It’s a common misconception for early founders that all sales are good sales. If there is a misalignment between sales, finance and ops, the wrong sale can result in considerable expenses or missed opportunities. By implementing an effective communication strategy and building operational resilience you can avoid the wrong sales and grow and scale proportionately to your business capabilities.
Departments being siloed and conflicting priorities contribute to communication breakdowns that result in “oh crap” moments. A recent example comes to mind of a team who didn’t communicate which resulted in a costly sales deal.
I was working with a client whose sales team was working hard to close a deal with a large club account. Club accounts function differently than traditional retailers by buying in bulk at one time, versus the annual-long contract of traditional retailers. Meaning that for some, it’s a one-time opportunity, but if all goes well the club account will buy again.
Unfortunately, this client’s sales and ops team didn’t have an internal communication plan in place. The sales team won the account, but to the detriment of their business. Because there wasn’t a solid communication plan in place, the team experienced the “oh crap” moment when they realized that their current contract manufacturer didn’t have the capability to produce the quantity needed for the club account buy in addition to their current inventory demand. To get over this hurdle, the brand would need to invest a tremendous amount of time and money to deliver the inventory, or they risk losing not only the current but future opportunities to sell into that club account.
This is one of many examples I see repeatedly which reinforces the importance for brand owners to establish an internal communication strategy and make sure all teams are aligned on business goals and capabilities. Not only is it important for internal teams to be aligned but establishing consistent communication with external partners will build trust and can help easily avoid any “oh crap” moments like the example above.
By creating an internal communication strategy, founders can provide infrastructure, communication systems, and alignment so each stakeholder, and key departments have input and understands all that’s going on.
Ensure internal and external partners are on the same page in terms of business strategy and goals. Build alignment across the organization so the sales strategy is in line with the production strategy which ultimately ladders up to your business strategy. Review your business model and make decisions based on your target customer needs, reasons to believe, how you compete, etc. Focusing conversations on data and information helps keep things from getting personal and creates a cohesive environment where people can speak freely.
S&OP stands for Sales and Operations Planning, which is a mechanism that allows teams to gain alignment and focus on how to balance supply and demand.
Working with a retailer like Trader Joes is a perfect example of why you need a solid S&OP in place. Trader Joes can be more complex than traditional retailers. For example, they may order against an annual forecast, but won’t tell you the cadence of their orders, which creates challenges in the planning process. It may force a modified inventory management strategy to ensure the brand is servicing this type of account.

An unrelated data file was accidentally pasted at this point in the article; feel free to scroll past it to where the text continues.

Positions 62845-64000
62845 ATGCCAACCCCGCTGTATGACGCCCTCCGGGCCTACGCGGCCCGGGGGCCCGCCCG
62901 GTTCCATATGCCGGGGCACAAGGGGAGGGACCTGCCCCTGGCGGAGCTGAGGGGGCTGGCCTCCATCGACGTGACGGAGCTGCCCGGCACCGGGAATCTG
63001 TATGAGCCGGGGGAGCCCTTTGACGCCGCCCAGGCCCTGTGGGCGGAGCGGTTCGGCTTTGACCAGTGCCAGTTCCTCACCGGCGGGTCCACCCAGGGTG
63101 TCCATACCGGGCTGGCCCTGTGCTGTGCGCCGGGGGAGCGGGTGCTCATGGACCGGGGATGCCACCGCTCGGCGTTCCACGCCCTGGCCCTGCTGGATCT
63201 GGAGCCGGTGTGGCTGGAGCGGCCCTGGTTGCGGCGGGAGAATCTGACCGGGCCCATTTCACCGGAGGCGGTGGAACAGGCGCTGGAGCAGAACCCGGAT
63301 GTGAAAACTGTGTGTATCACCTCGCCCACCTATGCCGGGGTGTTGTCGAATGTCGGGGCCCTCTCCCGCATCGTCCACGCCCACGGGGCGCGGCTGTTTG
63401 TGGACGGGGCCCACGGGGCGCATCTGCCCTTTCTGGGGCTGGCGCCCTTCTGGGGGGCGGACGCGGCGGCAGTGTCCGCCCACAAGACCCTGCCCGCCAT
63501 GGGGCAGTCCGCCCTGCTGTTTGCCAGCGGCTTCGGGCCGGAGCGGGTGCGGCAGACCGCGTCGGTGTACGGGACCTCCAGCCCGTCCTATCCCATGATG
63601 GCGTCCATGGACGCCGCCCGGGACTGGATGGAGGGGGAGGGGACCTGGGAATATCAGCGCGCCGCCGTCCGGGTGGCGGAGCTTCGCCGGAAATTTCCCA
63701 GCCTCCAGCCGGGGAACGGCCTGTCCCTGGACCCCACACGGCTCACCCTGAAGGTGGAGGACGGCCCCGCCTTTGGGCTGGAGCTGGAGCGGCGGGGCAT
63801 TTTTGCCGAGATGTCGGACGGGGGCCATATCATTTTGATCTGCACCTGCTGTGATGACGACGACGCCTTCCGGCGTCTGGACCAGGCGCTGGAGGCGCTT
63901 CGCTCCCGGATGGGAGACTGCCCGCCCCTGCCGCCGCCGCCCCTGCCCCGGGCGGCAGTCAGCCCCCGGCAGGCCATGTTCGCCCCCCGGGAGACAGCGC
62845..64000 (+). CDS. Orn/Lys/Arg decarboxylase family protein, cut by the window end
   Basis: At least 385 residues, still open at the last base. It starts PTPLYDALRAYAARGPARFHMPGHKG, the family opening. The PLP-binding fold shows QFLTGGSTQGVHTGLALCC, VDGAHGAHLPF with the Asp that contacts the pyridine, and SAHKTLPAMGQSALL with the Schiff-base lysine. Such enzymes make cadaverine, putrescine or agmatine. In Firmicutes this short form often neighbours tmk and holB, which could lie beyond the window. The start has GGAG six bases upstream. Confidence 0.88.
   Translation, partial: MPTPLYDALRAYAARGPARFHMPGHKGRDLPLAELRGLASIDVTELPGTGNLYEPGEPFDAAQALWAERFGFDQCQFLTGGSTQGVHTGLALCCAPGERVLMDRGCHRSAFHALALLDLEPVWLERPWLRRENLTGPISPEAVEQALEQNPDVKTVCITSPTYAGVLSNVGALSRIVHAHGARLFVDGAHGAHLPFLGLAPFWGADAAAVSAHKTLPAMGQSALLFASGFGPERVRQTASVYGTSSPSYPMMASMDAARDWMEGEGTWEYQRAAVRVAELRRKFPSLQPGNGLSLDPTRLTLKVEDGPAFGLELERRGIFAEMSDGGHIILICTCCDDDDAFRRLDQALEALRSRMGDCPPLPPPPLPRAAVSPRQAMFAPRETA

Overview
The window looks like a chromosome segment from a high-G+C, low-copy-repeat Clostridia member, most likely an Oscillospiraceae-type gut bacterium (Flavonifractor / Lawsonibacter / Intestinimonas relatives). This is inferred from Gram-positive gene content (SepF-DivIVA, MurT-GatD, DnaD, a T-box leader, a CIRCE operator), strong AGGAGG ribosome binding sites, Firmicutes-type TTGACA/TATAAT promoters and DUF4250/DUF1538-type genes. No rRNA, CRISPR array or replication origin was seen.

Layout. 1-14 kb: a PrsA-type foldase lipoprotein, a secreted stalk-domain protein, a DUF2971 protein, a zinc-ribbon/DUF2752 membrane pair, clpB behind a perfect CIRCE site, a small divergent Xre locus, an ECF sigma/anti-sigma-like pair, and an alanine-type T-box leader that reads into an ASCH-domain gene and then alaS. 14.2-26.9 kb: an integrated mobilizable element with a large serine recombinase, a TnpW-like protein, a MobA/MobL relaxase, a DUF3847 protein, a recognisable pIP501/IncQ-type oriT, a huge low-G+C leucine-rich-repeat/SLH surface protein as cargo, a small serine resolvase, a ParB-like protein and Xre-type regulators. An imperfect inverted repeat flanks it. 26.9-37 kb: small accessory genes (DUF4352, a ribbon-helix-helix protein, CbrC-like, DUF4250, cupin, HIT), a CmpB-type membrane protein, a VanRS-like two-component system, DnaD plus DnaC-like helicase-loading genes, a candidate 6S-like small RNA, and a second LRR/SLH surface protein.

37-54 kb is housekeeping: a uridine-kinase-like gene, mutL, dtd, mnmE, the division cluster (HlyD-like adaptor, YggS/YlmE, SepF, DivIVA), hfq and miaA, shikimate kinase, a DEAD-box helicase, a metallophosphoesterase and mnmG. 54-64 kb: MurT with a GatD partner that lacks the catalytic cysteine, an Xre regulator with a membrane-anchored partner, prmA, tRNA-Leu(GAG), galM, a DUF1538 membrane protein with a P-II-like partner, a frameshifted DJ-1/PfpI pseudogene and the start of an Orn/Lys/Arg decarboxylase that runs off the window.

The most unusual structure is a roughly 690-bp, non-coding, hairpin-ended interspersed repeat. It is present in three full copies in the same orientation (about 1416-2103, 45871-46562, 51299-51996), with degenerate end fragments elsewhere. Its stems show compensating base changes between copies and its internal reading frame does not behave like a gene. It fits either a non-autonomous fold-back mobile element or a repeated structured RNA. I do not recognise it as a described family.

The unknowns require immense communication and coordination across the entire supply chain. Implementing a sound planning strategy based on reliable historical data provides accurate forecasting. And when combined with production partner alignment, so they understand volume and timing requirements, the result is the ability to consistently deliver based on order size.
Clearly define who needs to communicate with whom, when, and how. The quickest way to avoid communication breakdown is to create a cadence of regular touchpoints with key stakeholders to establish a two-way communication street across departments.
It’s imperative for sales to provide the right information to the ops team – what does the first order look like, what are ongoing needs, what is the inventory plan and velocity (units per store per week)? Sales should provide a clear view of demand for ops to understand the retailer’s needs and to create the appropriate inventory strategy.
It’s equally important for ops to relay capacity information to the sales team so they know what the business can and can’t produce. When good communication is established, sales can give more accurate product timing projections to retailers and avoid needing to go back and ask for more time.
Finance also needs to be kept in the loop to understand how it will impact cash flow.
Founders tend to know more about their financial status and their sales demand but are often less aware of their operations and supply capabilities. By bringing all departments together (operations, sales, and finance) through communication, the three legs of the business are more likely to be in sync resulting in operational resilience. Ultimately an internal communication strategy can lead to increased sales, eliminating waste and lost time, and minimizing rework.
About the author:
Paul Vilker, CSCP is a dedicated supply chain professional with experience in managing teams and driving project success in manufacturing, operations, planning, and capacity management and control. He's demonstrated leadership capabilities within the food supply chain and is passionate about seeking collaborative and innovative solutions to enhance the goals of clients, their teams or affiliated organizations.